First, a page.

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Educators are always on the hunt for fresh ideas on how keep students engaged and get them excited about learning, and one of these hot new trends is blended learning.

A blended learning classroom means students don’t sit in quiet rows at desks, listening to a teacher lecture – instead, learning elements such as traditional methods and materials (e.g., quizzes and books), new technologies and educational games, classroom lectures, online student-driven lessons, and collaboration groups with other students combine to form an integrated educational experience.

The most important factor is that the elements work together toward the same end goal or lesson without merely repeating each other. This creates reinforcement of the lesson without repetition and keeps students interested and on track; studies have shown blended learning reduces failure rates, improves learning and boosts engagement.

But how does one begin? While blended learning sounds good on paper, educators and administrators may be unsure how it can fit into their own schools.

These 9 tips can help guide the implementation of a blended learning program:

1. Start small.

It may seem overwhelming to overhaul all your methods and curriculum, but you can introduce elements of blended learning gradually, and add more as you become more comfortable. Research is key as you get your materials and strategy in order and figure out what works for you and your students, and what doesn’t.

Often a school may have one educator or administrator who acts as the “champion” for blended learning – whether that’s you or someone else – and that person can help others with content and strategies as blended learning ramps up.

2. Set your goals.

Any learning strategy needs clearly defined objectives and goals before content and methods are determined. Figure out what information needs to be in the syllabus, what learning models should be used to deliver the information, what types of tools or technologies you have at your disposal and so on. This will help create a road map to your blended learning strategy.

3. Understand how to quantify.

As with any lesson plan, you should be able to assess whether or not it’s working. Checking students’ progress might entail quizzes along the way; educational games that are scored based on how well the students understood the concepts; online or classroom discussions; or brief essays. Assessments along the way also will help students see what information is important so they can improve as needed.

4. Ensure access to information.

The best education comes from a mix of content from various sources. Educators need access to a wide variety of information; some sites that support for teachers can be found here. Additionally, other teachers can be great resources for both content as well as blended learning methods. Find another local or regional school that can share content as well as insights on what has worked.

5. Remember it’s not just about adding technology.

A technology-rich classroom isn’t necessarily a blended learning classroom. While technology certainly can and should be a part of a blended learning strategy, a shift to student-driven coursework is a must for blended learning.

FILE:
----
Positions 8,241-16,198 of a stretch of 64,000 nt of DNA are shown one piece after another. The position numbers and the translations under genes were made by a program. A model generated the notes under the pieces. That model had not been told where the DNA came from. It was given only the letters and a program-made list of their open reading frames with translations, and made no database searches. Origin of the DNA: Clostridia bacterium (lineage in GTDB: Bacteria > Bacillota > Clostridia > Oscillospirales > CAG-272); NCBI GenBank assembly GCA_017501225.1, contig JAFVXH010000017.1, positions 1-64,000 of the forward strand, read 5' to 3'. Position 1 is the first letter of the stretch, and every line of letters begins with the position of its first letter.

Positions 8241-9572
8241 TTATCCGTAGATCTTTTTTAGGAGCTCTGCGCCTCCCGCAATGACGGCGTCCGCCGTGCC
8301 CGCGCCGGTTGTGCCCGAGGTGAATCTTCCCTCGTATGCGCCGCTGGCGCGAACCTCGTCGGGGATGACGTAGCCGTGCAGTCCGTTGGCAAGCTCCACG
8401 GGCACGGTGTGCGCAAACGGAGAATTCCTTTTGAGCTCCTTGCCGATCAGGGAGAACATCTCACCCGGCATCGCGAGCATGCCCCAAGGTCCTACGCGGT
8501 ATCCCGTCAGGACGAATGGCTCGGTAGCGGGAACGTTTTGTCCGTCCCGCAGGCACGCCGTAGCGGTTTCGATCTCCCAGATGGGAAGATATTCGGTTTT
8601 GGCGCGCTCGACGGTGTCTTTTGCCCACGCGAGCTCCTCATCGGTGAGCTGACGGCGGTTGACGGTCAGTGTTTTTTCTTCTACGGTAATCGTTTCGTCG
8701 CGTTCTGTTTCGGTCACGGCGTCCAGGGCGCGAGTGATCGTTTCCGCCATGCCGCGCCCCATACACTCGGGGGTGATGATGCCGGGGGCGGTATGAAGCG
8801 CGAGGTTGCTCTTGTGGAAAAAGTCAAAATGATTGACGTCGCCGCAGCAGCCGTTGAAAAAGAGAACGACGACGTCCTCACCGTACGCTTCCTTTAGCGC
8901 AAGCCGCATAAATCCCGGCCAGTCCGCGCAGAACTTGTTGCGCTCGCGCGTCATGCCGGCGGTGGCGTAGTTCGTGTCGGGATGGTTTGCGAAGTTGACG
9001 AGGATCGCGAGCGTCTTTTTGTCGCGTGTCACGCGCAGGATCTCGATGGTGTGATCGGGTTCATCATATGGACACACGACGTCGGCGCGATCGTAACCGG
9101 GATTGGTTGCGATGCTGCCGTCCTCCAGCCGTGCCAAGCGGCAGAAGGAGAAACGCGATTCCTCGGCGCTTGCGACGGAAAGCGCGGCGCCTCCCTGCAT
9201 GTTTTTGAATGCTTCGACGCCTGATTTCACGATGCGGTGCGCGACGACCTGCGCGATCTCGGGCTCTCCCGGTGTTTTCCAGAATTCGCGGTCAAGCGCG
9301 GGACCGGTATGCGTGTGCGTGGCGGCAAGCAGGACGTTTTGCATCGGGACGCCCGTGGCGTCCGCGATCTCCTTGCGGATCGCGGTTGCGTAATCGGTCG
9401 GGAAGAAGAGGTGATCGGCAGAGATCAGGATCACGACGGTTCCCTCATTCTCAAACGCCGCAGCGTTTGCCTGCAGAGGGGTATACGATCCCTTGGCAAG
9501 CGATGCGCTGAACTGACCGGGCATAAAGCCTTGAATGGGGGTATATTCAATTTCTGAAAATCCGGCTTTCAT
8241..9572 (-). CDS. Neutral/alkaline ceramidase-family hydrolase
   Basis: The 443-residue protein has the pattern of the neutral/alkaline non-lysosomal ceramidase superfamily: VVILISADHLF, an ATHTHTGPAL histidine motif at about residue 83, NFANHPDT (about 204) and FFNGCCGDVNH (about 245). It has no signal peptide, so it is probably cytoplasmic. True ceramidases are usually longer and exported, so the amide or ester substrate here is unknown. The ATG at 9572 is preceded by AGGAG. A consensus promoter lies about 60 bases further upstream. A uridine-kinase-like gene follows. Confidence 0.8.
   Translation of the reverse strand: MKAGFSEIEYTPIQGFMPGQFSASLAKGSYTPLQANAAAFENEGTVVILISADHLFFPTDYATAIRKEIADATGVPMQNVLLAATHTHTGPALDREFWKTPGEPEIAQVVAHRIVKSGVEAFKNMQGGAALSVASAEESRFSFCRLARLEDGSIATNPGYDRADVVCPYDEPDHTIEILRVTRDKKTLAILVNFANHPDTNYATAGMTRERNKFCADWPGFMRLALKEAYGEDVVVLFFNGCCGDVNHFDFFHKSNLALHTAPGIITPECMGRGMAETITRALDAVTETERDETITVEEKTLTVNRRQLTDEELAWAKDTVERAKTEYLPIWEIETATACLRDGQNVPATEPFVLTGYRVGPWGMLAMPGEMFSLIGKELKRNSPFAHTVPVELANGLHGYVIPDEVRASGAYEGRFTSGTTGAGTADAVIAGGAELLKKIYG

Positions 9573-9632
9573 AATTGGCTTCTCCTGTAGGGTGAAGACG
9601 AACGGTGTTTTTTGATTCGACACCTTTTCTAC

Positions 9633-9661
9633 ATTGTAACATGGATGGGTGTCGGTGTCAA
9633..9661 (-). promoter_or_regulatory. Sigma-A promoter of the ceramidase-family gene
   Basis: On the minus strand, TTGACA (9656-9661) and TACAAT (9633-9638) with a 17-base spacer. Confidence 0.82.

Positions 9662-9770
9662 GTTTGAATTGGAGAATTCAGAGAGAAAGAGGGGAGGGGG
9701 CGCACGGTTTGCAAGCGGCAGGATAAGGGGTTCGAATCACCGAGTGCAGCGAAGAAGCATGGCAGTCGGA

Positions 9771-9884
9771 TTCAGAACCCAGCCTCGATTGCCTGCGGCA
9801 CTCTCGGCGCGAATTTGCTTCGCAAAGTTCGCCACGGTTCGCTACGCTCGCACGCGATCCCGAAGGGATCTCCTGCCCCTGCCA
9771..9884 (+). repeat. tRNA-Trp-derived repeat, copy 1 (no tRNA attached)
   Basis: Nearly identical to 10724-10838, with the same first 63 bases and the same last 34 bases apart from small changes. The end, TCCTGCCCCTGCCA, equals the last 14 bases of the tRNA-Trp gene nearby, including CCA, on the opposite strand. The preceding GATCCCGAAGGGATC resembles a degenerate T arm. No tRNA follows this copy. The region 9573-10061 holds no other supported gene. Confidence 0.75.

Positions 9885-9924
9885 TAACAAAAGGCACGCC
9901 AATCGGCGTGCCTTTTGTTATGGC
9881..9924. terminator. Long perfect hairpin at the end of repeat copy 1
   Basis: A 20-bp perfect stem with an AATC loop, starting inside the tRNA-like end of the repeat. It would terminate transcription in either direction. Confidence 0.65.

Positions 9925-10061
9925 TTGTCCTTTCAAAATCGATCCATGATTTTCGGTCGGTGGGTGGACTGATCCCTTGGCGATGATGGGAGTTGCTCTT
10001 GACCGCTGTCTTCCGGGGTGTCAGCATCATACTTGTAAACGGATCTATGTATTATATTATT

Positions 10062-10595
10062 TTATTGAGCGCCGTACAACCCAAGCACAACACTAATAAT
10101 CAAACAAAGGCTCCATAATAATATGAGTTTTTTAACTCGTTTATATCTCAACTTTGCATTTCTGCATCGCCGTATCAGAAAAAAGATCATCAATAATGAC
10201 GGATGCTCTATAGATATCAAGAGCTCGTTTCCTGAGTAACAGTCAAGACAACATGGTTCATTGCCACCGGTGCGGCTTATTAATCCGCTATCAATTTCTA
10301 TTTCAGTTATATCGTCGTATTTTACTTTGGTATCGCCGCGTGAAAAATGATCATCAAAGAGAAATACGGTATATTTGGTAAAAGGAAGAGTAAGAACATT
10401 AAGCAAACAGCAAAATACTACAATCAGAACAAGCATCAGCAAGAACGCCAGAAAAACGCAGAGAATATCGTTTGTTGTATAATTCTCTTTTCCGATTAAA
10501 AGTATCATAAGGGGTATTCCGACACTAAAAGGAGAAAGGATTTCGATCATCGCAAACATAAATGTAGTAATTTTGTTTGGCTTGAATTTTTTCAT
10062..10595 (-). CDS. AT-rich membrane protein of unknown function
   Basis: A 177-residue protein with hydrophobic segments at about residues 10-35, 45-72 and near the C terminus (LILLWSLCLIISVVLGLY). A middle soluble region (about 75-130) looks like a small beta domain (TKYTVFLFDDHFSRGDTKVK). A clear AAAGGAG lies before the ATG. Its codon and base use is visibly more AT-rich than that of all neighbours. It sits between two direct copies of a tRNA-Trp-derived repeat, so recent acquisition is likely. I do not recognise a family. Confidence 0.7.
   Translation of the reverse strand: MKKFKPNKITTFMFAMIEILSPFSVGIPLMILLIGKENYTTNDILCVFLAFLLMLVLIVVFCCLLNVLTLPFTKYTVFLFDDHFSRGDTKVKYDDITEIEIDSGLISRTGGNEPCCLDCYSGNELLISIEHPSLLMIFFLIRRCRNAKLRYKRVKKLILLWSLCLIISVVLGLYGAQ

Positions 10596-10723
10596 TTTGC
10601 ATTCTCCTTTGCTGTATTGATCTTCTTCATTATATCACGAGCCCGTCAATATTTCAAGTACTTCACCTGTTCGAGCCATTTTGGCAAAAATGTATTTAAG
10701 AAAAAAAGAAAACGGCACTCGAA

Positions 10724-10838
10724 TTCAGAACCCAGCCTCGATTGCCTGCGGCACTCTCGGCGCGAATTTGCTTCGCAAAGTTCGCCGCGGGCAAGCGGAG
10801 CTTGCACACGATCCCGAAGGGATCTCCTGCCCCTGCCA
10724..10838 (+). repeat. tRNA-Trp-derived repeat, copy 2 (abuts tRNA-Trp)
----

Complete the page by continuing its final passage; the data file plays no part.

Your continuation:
6. Focus on collaboration.

Likewise, collaboration methods and technologies are just one part of blended learning, but they help students work through complex concepts together and act as the “yang” to the “yin” of solitary learning, which is another important part of this learning strategy. Collaboration should be both online as well as in person, to give equal opportunities to students who are more comfortable interacting in writing via the web.

7. Relinquish control.

Educators starting out in the blended learning realm can find this difficult, but part of blended learning is giving students more freedom at some points to learn at their own pace. This is generally done during the online learning portions of a lesson or course, as solitary learning lets them take as long as they need without holding up other students. Students who direct their own learning after teachers lay the groundwork often do better because they are personally invested in their success, and know they can take their time figuring things out.

8. Expand students’ options.

Because some portions of a blended learning course will live online, educators don’t need to limit what they provide. Include additional reading links and resources for students that want to delve further into a topic than the lesson will go.

9. Don’t forget paper.

While online learning will be an important part of a blended learning strategy, ensure that students get printed copies of some critical materials. Most people agree that close reading is easier to do on paper – and in fact, we better understand what we read. A 2012 Israeli study of engineering students who read the same text on screen and in print when under time pressure to complete a task found that their comprehension and learning was better on paper, suggesting the really important stuff belongs in print.

Students may not have access to a printer at home, so classrooms and school libraries should offer printers for student use. Enabling mobile print access will encourage students to print the important materials – they can just hit a button from their phone to get their materials on the fly, without having to sit down and log into a desktop.

Blending learning may sound complex – and it certainly can be – but with the right approach and a solid research base, your classroom can make the transition to a strategy that engages students and facilitates their learning and development.

Mopria Alliance

Author Mopria Alliance

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